18. Hey Eric…. thanks for the response. I basically agree with our commentary RE riptide.

    But yeah… When you have a LARGE server install with THAT many boxes failures are the NORM not the exception. You have to design for failures and have your infrastructure smart enough to handle failed hardware without taking the system down…

    Onward and great commentary!

  19. Eric

    “big” server farms will suck the life from you if you write software like a newb (see twitter).

    I glossed over a point in my prior comment, but it deserves some more words. Aggregation is the key to making partitioning sane. The code base I work on (for the next two weeks anyway :)) has some remarkable stats – near real-time updates of the index, ~500msgs/sec of updates, an average of 1,200 queries per second per machine (yes, per machine – with peaks of 2500), and an index that is mostly new every week. But by far the single most complex chunk of code in the system is the code that does the aggregation.

    When you partition data – think RAIC (redundant array of inexpensive computers – where “inexpensive” is in the eye of the beholder); intelligent aggregation is a must. It’s a damn hard problem, I know how to do it for a search system (i.e. no rdbms, well controlled unambiguous query syntax, and _deep_ knowledge of how data gets distributed); how do you do it with mysql shards (excuse my ignorance).

  20. domweb

    I work for a high tech manufacturer that uses computer control extensively for everything from automation process control to SCADA to overall production control and monitoring. We are a 1000 person company an we probably have 300 computers devoted to production machinery (never mind all the office and worker PC workstations, etc)

    RAID is integral to all our production computers, and they have nothing to with any MySQL. This RAID standard is an excellent and inexpensive method of maintaining data integrity, which is absolutely vital in our operations.

    I have been actively involved in manufacturing for about fifteen years and I can tell you that RAID will not die out until a better/cheaper standard is created for the manufacturing sector. Keep in mind that manufacturing technology does not upgrade at the rate of Moore’s Law. I have seen machines running on 1997 hardware/software controls and they will never be upgraded because of cost to migrate the custom written apps to the latest Windows operating system.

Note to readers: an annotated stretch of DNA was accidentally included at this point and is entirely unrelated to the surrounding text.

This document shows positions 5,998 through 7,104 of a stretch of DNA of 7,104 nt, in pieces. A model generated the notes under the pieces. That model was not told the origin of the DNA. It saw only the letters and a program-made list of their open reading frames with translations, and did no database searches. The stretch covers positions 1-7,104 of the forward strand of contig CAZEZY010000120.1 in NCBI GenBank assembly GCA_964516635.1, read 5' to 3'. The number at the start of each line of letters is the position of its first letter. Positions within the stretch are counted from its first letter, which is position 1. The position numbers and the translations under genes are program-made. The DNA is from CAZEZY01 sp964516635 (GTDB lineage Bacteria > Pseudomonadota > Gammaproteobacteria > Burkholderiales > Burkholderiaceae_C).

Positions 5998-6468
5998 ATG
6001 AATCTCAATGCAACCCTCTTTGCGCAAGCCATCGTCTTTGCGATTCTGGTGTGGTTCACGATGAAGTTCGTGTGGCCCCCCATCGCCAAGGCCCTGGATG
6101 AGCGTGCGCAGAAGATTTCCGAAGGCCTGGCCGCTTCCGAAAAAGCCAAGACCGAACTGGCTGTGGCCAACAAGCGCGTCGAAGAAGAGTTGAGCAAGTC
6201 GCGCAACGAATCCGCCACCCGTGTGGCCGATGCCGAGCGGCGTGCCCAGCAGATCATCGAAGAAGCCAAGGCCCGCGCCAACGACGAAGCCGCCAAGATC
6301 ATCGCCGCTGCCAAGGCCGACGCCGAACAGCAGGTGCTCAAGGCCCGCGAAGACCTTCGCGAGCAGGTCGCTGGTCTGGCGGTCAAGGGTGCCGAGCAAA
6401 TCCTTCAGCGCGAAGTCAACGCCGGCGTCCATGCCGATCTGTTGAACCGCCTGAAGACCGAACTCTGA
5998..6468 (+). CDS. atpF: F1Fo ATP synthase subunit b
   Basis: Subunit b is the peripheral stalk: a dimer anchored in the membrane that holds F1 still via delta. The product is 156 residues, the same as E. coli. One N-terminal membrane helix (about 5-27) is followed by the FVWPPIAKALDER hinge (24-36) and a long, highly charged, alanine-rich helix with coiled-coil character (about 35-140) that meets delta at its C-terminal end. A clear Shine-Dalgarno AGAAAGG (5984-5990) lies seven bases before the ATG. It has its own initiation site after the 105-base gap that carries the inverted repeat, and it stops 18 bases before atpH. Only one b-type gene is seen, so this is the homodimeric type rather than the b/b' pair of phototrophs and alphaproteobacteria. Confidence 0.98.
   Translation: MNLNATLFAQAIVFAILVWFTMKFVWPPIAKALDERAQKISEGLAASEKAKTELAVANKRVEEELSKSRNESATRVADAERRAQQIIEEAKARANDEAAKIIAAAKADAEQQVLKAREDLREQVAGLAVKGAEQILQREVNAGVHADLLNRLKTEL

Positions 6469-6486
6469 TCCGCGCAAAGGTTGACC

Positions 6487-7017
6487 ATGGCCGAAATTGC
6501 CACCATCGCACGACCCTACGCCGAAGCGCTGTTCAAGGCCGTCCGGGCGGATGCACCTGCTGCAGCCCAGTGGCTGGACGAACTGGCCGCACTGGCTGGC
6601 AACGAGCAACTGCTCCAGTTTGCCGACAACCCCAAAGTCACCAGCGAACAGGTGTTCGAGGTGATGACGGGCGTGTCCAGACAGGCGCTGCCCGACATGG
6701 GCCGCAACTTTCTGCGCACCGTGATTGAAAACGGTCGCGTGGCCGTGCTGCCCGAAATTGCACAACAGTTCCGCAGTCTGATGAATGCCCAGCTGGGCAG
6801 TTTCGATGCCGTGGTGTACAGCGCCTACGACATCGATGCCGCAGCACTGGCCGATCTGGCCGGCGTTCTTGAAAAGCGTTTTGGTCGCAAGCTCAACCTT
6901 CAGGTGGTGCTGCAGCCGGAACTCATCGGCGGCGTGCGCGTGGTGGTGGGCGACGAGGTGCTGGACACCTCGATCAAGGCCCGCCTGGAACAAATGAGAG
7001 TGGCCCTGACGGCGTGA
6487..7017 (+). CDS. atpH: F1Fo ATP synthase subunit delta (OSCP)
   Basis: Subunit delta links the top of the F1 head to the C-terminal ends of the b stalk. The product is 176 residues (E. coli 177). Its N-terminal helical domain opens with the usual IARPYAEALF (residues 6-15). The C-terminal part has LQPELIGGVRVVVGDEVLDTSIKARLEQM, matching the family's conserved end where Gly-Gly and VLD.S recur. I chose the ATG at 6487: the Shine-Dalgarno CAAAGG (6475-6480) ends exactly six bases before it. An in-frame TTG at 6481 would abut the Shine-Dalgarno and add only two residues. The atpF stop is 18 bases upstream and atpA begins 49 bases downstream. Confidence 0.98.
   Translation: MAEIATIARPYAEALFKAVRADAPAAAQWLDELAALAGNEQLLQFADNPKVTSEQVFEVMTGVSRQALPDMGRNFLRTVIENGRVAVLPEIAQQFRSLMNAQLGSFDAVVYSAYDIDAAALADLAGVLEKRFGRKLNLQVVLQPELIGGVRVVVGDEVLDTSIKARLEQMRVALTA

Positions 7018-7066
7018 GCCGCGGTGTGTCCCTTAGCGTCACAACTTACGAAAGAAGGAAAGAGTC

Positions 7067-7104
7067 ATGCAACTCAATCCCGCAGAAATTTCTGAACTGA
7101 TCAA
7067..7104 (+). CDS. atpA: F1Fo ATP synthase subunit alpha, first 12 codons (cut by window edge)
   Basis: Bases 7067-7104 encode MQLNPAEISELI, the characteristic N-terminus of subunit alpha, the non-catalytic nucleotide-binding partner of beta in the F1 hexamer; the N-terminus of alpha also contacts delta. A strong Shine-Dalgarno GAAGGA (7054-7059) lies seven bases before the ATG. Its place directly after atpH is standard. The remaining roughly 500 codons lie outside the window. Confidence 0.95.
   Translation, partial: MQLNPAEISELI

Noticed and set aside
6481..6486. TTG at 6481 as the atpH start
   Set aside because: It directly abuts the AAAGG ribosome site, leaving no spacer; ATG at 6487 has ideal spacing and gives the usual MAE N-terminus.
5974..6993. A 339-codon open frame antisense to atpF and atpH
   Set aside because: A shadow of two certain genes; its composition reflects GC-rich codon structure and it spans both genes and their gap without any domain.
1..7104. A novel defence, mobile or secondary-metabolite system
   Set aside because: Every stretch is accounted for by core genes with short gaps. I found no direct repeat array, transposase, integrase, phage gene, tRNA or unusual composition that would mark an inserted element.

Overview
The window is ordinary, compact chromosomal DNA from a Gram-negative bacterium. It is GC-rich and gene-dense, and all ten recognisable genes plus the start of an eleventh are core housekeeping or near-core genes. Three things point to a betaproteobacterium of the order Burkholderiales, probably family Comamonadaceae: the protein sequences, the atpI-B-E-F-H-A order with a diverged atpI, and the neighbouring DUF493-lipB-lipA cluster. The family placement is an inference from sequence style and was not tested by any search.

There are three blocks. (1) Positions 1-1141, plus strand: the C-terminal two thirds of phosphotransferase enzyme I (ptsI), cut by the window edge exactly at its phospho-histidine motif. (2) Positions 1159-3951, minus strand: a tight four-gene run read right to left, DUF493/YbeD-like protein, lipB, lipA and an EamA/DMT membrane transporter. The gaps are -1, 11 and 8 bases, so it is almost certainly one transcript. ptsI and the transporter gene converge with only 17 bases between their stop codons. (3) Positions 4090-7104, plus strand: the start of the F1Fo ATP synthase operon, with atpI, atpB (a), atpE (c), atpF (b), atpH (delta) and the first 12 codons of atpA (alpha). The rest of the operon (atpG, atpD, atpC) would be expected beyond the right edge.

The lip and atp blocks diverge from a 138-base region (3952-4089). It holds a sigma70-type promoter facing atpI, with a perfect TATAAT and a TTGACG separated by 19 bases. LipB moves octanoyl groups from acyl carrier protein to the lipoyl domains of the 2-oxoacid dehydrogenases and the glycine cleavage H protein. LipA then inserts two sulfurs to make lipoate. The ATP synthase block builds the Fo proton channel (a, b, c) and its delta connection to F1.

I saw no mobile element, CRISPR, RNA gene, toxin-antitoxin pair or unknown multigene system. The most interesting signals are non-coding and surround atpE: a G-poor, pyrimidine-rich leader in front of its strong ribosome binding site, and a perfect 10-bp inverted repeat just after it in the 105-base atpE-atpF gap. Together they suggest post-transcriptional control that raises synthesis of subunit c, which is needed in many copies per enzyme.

So, I respectfully disagree that RAID will die soon. My industry buys it constantly and will have a demand for it for several years to come.

  21. Also ingores the fact that hardwares cheap compared to complex daatbase repliction scheams.

    You want a realy resiliant DB use an big IBM Zframe

  22. Boyd Hemphill

    Can someone explain “sharding” as I am unfamiliar with the term.

    In terms of the 100GB database & etc from above why not implement a MySQL cluster?

    Further, a cluster can completely eliminate the need for RAID if you are OK with loosing a node completely while a drive failure is recognized and remedied. The cost is in ensuring you have enough redundant nodes to keep 100GB of memory available at all times.

    So, in a cluster, one must weigh the cost of RAID against the cost of a server, rack space, power etc.

    That said, I respectfully submit that prognosticating the death of RAID is a bit like prognosticating my own death. Yep, I will die. So, bully for you and you got it right. RAID is much to useful, affordable and speedy to be gone in the near or even medium term, but the ever popular Moore’s law tells us it will eventually be replaced by something better, faster and even more stable.


  23. @Eric

    You say:

    intelligent aggregation is a must. It’s a damn hard problem

    What do you mean by “intelligent aggregation” what data is being aggregated? Queries, application data… Are you trying to avoid dispatching queries to nodes that don’t have the data? Sounds like a interesting insight but I am not sure what you mean.

  24. Eric


    First off, I want to point you to an interesting presentation – though it probably gives away more information about me than I’d like :) –

    The type on information contained in this document is rarely seen in the wild (most companies don’t like publishing this kind of data) and quite relevant to this discussion.

    I’ll explain what I mean by intelligent aggregation based on what I work on – a search engine. In general, you can think of a search engine as an RDBMS with one table and an implicit “SELECT ?FIELDS? FROM index WHERE ?FILTERS?” for every query – where ?FIELDS? is replaced by the the list of index fields that the query wants to see, and ?FILTERS? is the list of implicit predicates that allows the search engine to filter the document set.

    Aggregation: imagine you have data stored in a bunch of nodes, partitioned by “X” (X, in my experience is best if it splits the data essentially randomly – to avoid hotspots) . e.g. 1B rows of say, customer records, split amongst 10 logical partitions, with several replicas (say 20) for each partition.

    Your aggregator looks like a normal search engine to every client – you send queries to the agg(s) you get a dataset back – it exposes the exact same interface. your aggregator parses and does basic evaluation of the query, it then send the query to one replica in every partition.